Nobody has argued that Warhol’s works were not transformative. Rather, Goldsmith’s supporters argue that it doesn’t matter if he did transform it—the foundation shouldn’t be able to license any of Warhol’s “Prince” artworks in competition with Goldsmith’s photograph.
Regardless of who one may favor or what one feels is essential to highlight in this case, one thing absolutely NOT at question is whether copyright law protects photographs as an art. Of course it does; nobody seriously argues otherwise. And via fair use, copyright law also protects further creation using pre-existing copyrighted material in ways that are critical to our free-thinking society. Our laws have historically balanced the recognition of protectable, enforceable copyrights with the right to use copyrighted material for other socially valuable reasons, such as creative expression.
If the Supreme Court takes the position urged by the SG, to focus only on commercial licensing of Warhol’s Prince, what will happen? The Court could say simply that, as the SG urges, there is no “categorical rule protect[ing] all appropriation art (or visual art more generally)“ and send the case back to the lower courts for a full hearing on the merits after further development of the record. The SG also refers to the “underdeveloped record” below, meaning that the SG thinks that facts important for a nuanced fair use analysis are missing. The implication is that a fuller development of the record, and the careful application of that more developed fact record to analysis under the four-factor test for fair use, could well go against Goldsmith.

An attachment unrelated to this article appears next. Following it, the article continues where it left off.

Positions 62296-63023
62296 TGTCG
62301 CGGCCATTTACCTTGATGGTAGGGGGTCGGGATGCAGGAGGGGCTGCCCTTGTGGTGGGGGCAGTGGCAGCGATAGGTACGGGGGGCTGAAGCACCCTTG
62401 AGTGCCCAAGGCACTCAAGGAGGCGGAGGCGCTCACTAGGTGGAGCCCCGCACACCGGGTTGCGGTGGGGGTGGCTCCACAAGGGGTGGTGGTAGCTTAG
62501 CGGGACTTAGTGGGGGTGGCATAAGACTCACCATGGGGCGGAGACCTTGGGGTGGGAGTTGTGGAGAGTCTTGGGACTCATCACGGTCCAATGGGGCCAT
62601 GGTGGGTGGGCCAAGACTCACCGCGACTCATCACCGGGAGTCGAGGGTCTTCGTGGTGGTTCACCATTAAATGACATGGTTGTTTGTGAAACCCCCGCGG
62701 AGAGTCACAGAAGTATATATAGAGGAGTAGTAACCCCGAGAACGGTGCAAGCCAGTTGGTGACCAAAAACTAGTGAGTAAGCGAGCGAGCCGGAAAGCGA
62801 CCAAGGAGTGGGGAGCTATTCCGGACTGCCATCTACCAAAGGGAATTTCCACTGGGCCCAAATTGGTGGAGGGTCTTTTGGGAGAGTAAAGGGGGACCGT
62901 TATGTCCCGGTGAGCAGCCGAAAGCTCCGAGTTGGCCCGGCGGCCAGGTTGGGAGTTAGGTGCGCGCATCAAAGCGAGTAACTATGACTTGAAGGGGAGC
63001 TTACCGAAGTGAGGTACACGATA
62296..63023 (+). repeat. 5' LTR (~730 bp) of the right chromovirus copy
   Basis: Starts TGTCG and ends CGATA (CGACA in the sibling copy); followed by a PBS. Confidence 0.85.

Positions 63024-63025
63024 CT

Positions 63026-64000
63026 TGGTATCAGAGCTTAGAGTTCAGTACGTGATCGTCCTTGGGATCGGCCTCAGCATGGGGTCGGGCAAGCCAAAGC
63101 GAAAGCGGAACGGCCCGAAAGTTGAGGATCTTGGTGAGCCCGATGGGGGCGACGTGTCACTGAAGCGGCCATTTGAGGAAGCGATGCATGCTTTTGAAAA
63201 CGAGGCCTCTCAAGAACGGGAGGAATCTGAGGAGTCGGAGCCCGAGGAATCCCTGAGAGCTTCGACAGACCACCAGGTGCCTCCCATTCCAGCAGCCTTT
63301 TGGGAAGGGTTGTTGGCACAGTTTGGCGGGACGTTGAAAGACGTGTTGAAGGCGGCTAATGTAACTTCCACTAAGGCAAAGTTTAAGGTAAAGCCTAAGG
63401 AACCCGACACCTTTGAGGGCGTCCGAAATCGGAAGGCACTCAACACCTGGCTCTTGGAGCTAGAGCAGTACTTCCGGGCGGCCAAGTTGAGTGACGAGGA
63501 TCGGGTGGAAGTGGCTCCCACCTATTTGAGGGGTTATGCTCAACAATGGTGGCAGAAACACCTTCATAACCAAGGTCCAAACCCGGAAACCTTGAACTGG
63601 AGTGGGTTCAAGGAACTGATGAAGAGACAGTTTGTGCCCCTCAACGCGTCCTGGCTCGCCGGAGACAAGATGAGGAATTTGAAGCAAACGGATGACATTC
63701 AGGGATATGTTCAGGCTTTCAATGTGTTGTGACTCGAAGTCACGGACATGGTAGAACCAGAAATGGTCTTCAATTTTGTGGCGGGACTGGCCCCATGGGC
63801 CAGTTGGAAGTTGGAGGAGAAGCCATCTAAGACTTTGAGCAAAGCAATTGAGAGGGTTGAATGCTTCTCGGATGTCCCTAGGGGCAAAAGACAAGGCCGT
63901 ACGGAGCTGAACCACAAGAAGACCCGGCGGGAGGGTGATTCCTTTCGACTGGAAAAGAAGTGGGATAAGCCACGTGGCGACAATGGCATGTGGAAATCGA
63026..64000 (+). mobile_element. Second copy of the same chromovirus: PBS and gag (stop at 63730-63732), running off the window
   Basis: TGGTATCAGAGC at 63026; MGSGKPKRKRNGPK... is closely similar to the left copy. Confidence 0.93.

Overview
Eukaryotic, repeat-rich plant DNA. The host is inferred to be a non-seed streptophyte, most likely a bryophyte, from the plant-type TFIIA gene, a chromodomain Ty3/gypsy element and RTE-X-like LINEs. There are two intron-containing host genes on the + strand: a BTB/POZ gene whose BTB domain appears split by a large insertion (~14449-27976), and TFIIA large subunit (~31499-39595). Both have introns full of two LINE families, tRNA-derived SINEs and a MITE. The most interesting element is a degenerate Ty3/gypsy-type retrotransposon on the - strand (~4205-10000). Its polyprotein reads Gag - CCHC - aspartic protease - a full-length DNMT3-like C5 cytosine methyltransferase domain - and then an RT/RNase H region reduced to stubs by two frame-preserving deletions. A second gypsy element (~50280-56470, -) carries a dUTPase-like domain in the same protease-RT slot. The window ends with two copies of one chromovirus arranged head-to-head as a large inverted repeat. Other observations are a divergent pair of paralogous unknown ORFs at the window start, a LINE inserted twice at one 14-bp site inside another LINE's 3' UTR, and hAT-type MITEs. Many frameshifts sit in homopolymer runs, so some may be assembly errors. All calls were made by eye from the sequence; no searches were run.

Supporters of both photographers and of artists whose work employs appropriation are in favor of practical, meaningful, and sensitive application of the Copyright Clause in the U.S. Constitution, the First Amendment, and Section 107 of the Copyright Act. We will simply have to wait and see how it all plays out. For those who are interested, on the afternoon of October 12, the date of oral argument in the case, the Supreme Court’s website will post transcripts on its web site, and on the Friday of that week, the official audio recording of arguments will also be made available.
Amy Goldrich is an attorney whose practice focuses on the representation of artists working in all media, including artists who joined in the filing of an amicus brief in Andy Warhol Foundation, Inc. v. Goldsmith. She holds an LL.M. in Trade Regulation from New York University.